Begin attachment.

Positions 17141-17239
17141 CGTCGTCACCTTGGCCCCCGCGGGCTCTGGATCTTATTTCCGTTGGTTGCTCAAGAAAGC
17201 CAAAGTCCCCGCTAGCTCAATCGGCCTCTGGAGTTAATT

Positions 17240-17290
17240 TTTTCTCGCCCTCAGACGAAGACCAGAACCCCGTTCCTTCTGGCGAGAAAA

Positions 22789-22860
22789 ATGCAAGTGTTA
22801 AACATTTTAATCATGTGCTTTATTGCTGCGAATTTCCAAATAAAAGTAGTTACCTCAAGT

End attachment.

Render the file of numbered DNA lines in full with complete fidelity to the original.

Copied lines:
Positions 17141-17239
17141 CGTCGTCACCTTGGCCCCCGCGGGCTCTGGATCTTATTTCCGTTGGTTGCTCAAGAAAGC
17201 CAAAGTCCCCGCTAGCTCAATCGGCCTCTGGAGTTAATT

Positions 17240-17290
17240 TTTTCTCGCCCTCAGACGAAGACCAGAACCCCGTTCCTTCTGGCGAGAAAA

Positions 22789-22860
22789 ATGCAAGTGTTA
22801 AACATTTTAATCATGTGCTTTATTGCTGCGAATTTCCAAATAAAAGTAGTTACCTCAAGT